Oasis Magazine Articles

7 Odd Things You Didn't Know about Ancient Egypt

By Oasis Staff Writer



Originally published in print as "Mind Blast: Fun Facts About Ancient Egypt"


Ancient Egypt has a way of weaving a spell and enchanting people from all over the world. The wealth of history, mythology, mystery, customs, rituals, art, innovation and architecture can leave a person dumbfounded and fascinated by this rich tapestry of culture our ancient ancestors created. We may take for granted that we are to living on the same patch of earth they did many centuries ago, and we do often complain that they had it a lot better than us
or so we think!

  1. Tutankhamen was embalmed without his heart and breast plate - a very drastic departure from traditional Egyptian burial process, as Ancient Egyptians believed the heart of the source of the soul and never removed it. This suggests that he may have suffered a horrific injury prior to his death, and leads some Egyptologists to suggest he was wounded on one of his infamous wild game hunts.
  2. Ancient Egyptians were the first to create birth control, but it was really gross. A mixture of mud, honey, and crocodile dung was concocted, thus creating an acidic environment which acted as an effective spermicide. Lovely!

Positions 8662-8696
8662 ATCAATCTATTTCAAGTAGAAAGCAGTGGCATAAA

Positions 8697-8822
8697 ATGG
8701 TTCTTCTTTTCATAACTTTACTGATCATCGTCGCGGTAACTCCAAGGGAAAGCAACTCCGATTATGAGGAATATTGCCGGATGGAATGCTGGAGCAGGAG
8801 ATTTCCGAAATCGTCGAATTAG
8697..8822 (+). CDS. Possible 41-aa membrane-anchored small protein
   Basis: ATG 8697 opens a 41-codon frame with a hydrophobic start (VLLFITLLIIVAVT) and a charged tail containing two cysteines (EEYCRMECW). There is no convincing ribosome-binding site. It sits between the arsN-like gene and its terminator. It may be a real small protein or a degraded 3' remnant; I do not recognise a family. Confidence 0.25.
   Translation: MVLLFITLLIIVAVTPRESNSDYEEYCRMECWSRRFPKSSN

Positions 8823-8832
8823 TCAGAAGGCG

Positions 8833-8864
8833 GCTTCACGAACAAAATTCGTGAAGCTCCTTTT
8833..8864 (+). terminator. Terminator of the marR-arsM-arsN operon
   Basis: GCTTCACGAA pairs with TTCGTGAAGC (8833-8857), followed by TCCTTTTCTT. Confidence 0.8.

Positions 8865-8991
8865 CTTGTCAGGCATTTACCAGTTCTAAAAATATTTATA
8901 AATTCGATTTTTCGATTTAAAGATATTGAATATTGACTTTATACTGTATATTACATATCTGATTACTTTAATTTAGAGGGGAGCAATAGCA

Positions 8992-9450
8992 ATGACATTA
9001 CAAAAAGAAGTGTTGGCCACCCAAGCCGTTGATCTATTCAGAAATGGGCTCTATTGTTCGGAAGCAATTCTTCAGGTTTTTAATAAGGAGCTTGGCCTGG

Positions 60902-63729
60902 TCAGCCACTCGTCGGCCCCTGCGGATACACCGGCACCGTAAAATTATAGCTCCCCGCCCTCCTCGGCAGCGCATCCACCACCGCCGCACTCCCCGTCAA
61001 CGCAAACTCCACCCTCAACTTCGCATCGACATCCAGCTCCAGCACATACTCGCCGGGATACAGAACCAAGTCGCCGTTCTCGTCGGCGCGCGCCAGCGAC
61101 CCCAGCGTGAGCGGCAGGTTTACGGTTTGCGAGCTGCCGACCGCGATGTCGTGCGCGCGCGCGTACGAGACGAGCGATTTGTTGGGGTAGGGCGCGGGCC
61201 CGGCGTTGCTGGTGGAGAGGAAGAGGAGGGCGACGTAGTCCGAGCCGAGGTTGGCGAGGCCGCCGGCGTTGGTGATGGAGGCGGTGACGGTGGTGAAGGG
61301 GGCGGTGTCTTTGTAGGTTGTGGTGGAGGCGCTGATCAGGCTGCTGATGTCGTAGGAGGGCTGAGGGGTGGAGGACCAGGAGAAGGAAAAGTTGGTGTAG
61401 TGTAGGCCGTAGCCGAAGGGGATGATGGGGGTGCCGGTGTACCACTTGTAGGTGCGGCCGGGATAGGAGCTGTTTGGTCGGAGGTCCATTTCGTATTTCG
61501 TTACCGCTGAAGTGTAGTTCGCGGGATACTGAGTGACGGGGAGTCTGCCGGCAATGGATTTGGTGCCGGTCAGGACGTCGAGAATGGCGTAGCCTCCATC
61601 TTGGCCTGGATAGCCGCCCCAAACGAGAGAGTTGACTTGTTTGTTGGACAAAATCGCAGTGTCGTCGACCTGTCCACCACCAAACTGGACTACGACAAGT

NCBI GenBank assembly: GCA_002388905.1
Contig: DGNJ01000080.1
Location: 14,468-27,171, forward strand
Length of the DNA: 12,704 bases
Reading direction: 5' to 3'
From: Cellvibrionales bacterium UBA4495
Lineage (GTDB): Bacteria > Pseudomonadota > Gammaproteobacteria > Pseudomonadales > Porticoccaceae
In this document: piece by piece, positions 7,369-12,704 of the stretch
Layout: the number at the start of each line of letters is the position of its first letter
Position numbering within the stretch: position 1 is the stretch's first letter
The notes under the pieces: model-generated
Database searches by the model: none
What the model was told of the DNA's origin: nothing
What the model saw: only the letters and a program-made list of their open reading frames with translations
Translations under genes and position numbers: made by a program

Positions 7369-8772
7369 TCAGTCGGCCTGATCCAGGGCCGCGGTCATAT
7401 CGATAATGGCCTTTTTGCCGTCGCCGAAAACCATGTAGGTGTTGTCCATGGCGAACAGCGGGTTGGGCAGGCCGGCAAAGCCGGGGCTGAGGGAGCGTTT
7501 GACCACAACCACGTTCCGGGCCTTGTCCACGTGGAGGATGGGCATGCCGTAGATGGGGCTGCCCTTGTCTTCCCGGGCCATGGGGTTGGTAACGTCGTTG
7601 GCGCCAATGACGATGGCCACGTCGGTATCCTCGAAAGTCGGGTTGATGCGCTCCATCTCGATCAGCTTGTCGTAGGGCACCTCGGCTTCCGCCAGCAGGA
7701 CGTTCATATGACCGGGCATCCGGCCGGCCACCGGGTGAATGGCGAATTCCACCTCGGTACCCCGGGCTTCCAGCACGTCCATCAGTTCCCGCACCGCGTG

3. The Ancient Egyptians would have spent hours of YouTube watching cat videos, because they were quite literally obsessed with them and revered them to the status of demi-gods. When a family cat died, the mourning family would shave off their own eyebrows in sorrow. If someone killed a cat, it was considered treason and punishable by death. Cats were so sacred; they were mummified and buried in designated cat cemeteries, along with mummified mice for the afterlife.
  4. Pharaohs had ingenious ways of keeping themselves protected from everyday nuisance. Pepi II always kept several naked slaves nearby smeared with honey as a fly deterrent. Sounds like one of the worst jobs ever.
  5. Infectious disease was rife in Ancient Egypt. Smallpox, diarrhea, dysentery, typhoid, jaundice, and fever were responsible for many deaths, especially during the hot months of spring and summer. All hail modern medicine and vaccinations!
  6. The Egyptian diet of beer, wine, bread, and honey was high in sugar. Examinations of mummies indicate that many Egyptian rulers were unhealthy and overweight, even showing signs of diabetes. Queen Hatshepsut, for example, is often depicted in artwork and statues as slender and athletic, but historians believe she was actually obese… and balding!
  7. Young boys had their heads shaved with the exception for one plaited lock, perhaps the old school version of a rat tail that some still sport today? In fact, most Ancient Egyptians had an aversion to body hair of any kind, shaving it all off and preferring wigs. Apparently this was a method of protection against lice and fleas.




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